Well past the golden age of flying they remain magnetic. With impeccable hair, orderly posture and chipper uniform, they breeze by you through security, march in little flocks down the terminal, gaze into computer screens in which no one has ever seen the other side and always greet you with suspicion and a smile.

Their authority is daubed in mystery, intrigue and just a little bit of sex. Where are they going? Where have they been? No matter how many times you might ask, you can never quite grasp, exactly, what their lives are like. Where do they sleep? What do they do when they’re not here? How do they cope with this, that, or the other?

Before lockdown, I saw flight attendants as another cog churning through this sterile travelers’ morass, reminders I’m marooned in this system of human loading docks for at least the next few hours. I hated flying, I hated everything about it. Airports turned me into a huffing and puffing, jaded prick — not my usual curious and joyful self. Always rushed and anxious, stuck behind the weird families with thirty bags, waiting in line after line, subservient to some objectively stupid, rude and power-drunk TSA agent, the overpriced and shitty food, the slow walkers, the crying children, the nicotine withdraw, the whole thing was dehumanizing.

Then, suddenly, all that vanished. There was no haste. The airport doors opened upon a sparse, glistening checkpoint. People were courteous. You could walk from the curb onto the plane in 10 minutes and without fear of being squashed in a seat next to some Instagram-addicted meat sack with bed head, flip-flops and a pink sweatsuit. And during that time the cab to the airport was often more expensive than the ticket itself. It was a modicum of what flying must have been like generations ago — easy, pleasant and luxurious.

Like any rebellious, granny-slaughtering, enemy of the state, I took many trips during lockdown, all of them essential. Stay at home? According to science, that only applied to the olds, the fats, the sicks and Democrats. There remained nothing morally wrong, or illegal, with living life normally as best you could. In fact, if you were a sane, compassionate and educated person it was your duty to take your chances in catching the bug. It’s here to stay. If infected, you’re going to make it — and probably with minimal symptoms. Before the government changed the definition of ‘herd immunity,’ it meant that which is naturally acquired in a population.

For me, one of that dystopian year’s pleasant side effects has been a completely altered perception of air travel. I’d never relaxed in an airport or on a plane before. With all the wee horrors associated with air travel out of the way, I had plenty of time to reflect on just how miraculous it is to fly. This nearly divine thing we do every day deserves a lot more reverence, I began to see, and I’d become a dick about it.

So does the crew. The friendly skies run on shame, tough love and just the right amount of emotional manipulation. Perhaps, that’s all part of the training. Who doesn’t have the tiniest desire to be in the good graces of a flight attendant? How many times have you wondered after an abrupt interaction, does she like me? Am I smiling too much, or not enough? Before safety videos aired on the seatback screen in front of you, it felt rude not to give the flight attendant’s mindless pantomime your attention, no matter how many times you’d seen it done before.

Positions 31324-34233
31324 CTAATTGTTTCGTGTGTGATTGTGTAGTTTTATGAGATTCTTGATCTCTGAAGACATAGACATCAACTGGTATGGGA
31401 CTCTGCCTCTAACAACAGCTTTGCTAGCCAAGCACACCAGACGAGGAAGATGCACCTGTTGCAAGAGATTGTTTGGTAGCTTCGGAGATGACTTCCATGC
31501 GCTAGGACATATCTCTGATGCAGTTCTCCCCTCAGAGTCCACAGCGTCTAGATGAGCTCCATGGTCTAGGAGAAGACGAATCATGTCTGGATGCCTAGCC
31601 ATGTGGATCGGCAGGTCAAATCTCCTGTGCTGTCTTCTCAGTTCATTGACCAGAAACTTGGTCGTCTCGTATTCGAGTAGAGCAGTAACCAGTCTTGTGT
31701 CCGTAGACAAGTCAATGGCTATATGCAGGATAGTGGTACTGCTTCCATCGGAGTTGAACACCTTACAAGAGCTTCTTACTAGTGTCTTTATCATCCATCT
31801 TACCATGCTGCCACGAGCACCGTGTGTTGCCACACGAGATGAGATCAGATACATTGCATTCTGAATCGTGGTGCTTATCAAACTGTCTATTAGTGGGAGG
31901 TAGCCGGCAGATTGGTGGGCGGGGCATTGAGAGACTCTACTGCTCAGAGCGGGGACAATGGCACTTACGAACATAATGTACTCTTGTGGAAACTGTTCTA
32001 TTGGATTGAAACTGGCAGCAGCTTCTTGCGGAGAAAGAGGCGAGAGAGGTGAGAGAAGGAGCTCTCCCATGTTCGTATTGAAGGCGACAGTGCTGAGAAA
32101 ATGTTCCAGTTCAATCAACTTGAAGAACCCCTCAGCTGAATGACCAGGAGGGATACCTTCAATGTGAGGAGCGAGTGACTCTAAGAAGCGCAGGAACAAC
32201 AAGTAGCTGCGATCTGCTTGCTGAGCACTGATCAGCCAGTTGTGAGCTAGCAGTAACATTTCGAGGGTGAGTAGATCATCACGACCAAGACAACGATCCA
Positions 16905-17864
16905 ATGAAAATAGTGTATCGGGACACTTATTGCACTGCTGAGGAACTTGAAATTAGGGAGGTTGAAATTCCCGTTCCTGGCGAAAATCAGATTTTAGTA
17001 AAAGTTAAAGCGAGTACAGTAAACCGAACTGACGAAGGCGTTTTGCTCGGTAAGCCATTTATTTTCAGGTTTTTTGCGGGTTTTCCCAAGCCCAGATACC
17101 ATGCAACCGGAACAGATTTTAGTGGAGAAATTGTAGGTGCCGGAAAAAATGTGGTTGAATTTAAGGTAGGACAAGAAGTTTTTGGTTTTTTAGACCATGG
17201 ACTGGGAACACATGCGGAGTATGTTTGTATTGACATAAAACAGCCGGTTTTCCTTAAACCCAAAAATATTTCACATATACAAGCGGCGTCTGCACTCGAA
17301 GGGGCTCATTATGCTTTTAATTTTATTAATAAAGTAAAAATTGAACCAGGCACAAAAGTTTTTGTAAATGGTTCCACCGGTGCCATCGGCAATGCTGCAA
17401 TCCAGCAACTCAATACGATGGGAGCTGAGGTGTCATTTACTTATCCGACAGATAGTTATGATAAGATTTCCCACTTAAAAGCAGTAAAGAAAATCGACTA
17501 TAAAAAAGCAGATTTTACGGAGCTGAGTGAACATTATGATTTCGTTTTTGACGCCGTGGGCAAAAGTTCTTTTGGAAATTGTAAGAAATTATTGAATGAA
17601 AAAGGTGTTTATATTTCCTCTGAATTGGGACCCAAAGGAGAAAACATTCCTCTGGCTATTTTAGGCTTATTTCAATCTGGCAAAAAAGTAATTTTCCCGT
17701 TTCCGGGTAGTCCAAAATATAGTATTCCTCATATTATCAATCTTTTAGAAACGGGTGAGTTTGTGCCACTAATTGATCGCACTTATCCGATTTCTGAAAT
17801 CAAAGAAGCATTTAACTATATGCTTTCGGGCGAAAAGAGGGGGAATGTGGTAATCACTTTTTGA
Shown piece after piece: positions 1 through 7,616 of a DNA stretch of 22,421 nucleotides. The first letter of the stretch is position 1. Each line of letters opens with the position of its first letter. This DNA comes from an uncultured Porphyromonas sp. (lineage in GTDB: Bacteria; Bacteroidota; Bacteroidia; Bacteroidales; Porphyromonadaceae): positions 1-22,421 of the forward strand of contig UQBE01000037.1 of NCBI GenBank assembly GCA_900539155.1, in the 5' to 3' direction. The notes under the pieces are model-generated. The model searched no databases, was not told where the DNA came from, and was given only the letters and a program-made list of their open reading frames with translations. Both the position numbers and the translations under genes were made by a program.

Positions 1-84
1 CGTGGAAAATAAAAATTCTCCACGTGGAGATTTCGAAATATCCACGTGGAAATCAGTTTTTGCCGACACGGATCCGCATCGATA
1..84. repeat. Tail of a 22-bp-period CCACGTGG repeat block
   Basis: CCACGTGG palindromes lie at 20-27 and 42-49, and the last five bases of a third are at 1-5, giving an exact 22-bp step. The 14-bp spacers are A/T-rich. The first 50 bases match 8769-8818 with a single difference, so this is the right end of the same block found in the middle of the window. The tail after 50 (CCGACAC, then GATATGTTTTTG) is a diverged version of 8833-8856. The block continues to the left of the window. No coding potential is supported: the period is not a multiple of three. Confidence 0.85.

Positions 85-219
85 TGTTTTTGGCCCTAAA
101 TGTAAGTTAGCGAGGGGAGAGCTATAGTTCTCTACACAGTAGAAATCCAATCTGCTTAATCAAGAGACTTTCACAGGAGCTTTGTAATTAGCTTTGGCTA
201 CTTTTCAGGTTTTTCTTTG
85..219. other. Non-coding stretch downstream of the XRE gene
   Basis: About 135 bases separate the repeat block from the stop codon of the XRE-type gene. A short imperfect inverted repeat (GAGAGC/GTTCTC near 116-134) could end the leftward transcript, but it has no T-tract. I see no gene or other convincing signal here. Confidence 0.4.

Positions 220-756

They’re operatives in a complex system moving things along with cold facility but they’re far from bureaucrats. It’s a predominantly female profession defined by having jurisdiction over a congregation, but unlike teachers they are infallible. They are perhaps the closest thing we encounter daily to benevolent authoritarians.

You get the impression the average flight attendant carries low-level disdain for the public. It’s the perfect job for someone who loves service but hates people. At the airport, the customer is always wrong — and the flight attendant wouldn’t have it any other way. Even that ugly, utilitarian term ‘flight attendant’ has cheapened the job. What we once called a steward or stewardess — defined as a person who supervises arrangements, maintains order, or looks after another’s property — imparted a rightful sense of dignity to the profession and was more accurate.

Half the population treats them like minimum wage coffee slingers, but their closest relatives live in another century, the stewards of great houses and vessels. No matter how sullied their workplace becomes, they’re still more Mrs Hughes, Anna or Thomas from Downton Abbey than Bon Qui Qui from King Burger. Most people don’t see that. And if they have a reputation of being bitchy, I’d say that’s why.

The airports are full again but I’m not the same person I was. Our government may be attempting to instigate a civil war, but some resets are good — the ones that come from within. During a delay at LaGuardia last week, a whiny gray toad approached the gate agent to gripe and grumble.

‘I just don’t understand what’s going on,’ she nagged. I wasn’t signing and stamping my feet at the hold up. I felt at peace. Instead of being on her side, as I may have been 18 months ago, the muted incredulity on the uniformed man’s face, as the woman droned on and threw her hands up, made me smile. I bet he and I hate all the same things, I thought, starting with this old bag.